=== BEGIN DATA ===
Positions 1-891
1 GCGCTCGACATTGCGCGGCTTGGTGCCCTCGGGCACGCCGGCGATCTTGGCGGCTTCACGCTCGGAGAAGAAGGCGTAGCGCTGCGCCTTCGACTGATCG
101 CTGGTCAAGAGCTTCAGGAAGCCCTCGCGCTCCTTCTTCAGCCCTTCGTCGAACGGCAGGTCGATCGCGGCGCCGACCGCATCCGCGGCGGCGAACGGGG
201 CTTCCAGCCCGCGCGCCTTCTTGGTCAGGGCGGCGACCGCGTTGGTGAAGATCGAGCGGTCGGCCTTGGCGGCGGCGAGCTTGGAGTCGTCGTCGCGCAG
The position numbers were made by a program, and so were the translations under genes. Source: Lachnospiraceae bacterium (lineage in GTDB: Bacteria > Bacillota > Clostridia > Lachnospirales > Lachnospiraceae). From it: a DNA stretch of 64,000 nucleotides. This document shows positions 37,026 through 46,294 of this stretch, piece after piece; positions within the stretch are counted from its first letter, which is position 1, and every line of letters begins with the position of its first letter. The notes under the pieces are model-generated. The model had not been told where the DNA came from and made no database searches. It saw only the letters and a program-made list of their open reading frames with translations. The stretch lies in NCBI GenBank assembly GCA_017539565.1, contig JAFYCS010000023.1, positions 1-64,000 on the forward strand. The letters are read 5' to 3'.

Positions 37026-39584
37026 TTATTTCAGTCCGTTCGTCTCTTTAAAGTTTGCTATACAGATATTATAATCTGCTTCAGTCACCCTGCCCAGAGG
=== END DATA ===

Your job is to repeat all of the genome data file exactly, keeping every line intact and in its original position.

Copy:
Positions 1-891
1 GCGCTCGACATTGCGCGGCTTGGTGCCCTCGGGCACGCCGGCGATCTTGGCGGCTTCACGCTCGGAGAAGAAGGCGTAGCGCTGCGCCTTCGACTGATCG
101 CTGGTCAAGAGCTTCAGGAAGCCCTCGCGCTCCTTCTTCAGCCCTTCGTCGAACGGCAGGTCGATCGCGGCGCCGACCGCATCCGCGGCGGCGAACGGGG
201 CTTCCAGCCCGCGCGCCTTCTTGGTCAGGGCGGCGACCGCGTTGGTGAAGATCGAGCGGTCGGCCTTGGCGGCGGCGAGCTTGGAGTCGTCGTCGCGCAG
The position numbers were made by a program, and so were the translations under genes. Source: Lachnospiraceae bacterium (lineage in GTDB: Bacteria > Bacillota > Clostridia > Lachnospirales > Lachnospiraceae). From it: a DNA stretch of 64,000 nucleotides. This document shows positions 37,026 through 46,294 of this stretch, piece after piece; positions within the stretch are counted from its first letter, which is position 1, and every line of letters begins with the position of its first letter. The notes under the pieces are model-generated. The model had not been told where the DNA came from and made no database searches. It saw only the letters and a program-made list of their open reading frames with translations. The stretch lies in NCBI GenBank assembly GCA_017539565.1, contig JAFYCS010000023.1, positions 1-64,000 on the forward strand. The letters are read 5' to 3'.

Positions 37026-39584
37026 TTATTTCAGTCCGTTCGTCTCTTTAAAGTTTGCTATACAGATATTATAATCTGCTTCAGTCACCCTGCCCAGAGG